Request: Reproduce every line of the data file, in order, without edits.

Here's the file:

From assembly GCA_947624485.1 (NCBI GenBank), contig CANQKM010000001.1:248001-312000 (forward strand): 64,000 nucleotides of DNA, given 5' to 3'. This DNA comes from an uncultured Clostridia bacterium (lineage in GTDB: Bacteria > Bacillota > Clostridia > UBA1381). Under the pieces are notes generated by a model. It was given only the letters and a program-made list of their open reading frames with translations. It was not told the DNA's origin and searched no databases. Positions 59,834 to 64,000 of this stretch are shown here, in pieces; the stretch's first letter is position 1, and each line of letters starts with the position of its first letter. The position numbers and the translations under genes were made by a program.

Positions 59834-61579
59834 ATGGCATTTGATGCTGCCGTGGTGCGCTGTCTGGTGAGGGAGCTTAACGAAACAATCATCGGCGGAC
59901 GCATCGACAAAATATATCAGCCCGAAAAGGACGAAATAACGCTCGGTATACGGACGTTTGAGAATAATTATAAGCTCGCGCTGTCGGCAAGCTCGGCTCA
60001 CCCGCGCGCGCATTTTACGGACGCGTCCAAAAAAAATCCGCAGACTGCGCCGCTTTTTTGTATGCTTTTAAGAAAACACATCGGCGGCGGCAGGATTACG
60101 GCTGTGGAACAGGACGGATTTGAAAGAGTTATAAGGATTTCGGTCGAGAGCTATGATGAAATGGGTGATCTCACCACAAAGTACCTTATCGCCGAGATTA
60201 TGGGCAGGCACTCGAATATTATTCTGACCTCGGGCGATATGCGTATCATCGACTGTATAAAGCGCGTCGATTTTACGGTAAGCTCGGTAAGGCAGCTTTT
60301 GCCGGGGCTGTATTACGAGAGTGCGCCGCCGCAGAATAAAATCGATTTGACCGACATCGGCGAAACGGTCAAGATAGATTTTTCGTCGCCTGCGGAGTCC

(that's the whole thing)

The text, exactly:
From assembly GCA_947624485.1 (NCBI GenBank), contig CANQKM010000001.1:248001-312000 (forward strand): 64,000 nucleotides of DNA, given 5' to 3'. This DNA comes from an uncultured Clostridia bacterium (lineage in GTDB: Bacteria > Bacillota > Clostridia > UBA1381). Under the pieces are notes generated by a model. It was given only the letters and a program-made list of their open reading frames with translations. It was not told the DNA's origin and searched no databases. Positions 59,834 to 64,000 of this stretch are shown here, in pieces; the stretch's first letter is position 1, and each line of letters starts with the position of its first letter. The position numbers and the translations under genes were made by a program.

Positions 59834-61579
59834 ATGGCATTTGATGCTGCCGTGGTGCGCTGTCTGGTGAGGGAGCTTAACGAAACAATCATCGGCGGAC
59901 GCATCGACAAAATATATCAGCCCGAAAAGGACGAAATAACGCTCGGTATACGGACGTTTGAGAATAATTATAAGCTCGCGCTGTCGGCAAGCTCGGCTCA
60001 CCCGCGCGCGCATTTTACGGACGCGTCCAAAAAAAATCCGCAGACTGCGCCGCTTTTTTGTATGCTTTTAAGAAAACACATCGGCGGCGGCAGGATTACG
60101 GCTGTGGAACAGGACGGATTTGAAAGAGTTATAAGGATTTCGGTCGAGAGCTATGATGAAATGGGTGATCTCACCACAAAGTACCTTATCGCCGAGATTA
60201 TGGGCAGGCACTCGAATATTATTCTGACCTCGGGCGATATGCGTATCATCGACTGTATAAAGCGCGTCGATTTTACGGTAAGCTCGGTAAGGCAGCTTTT
60301 GCCGGGGCTGTATTACGAGAGTGCGCCGCCGCAGAATAAAATCGATTTGACCGACATCGGCGAAACGGTCAAGATAGATTTTTCGTCGCCTGCGGAGTCC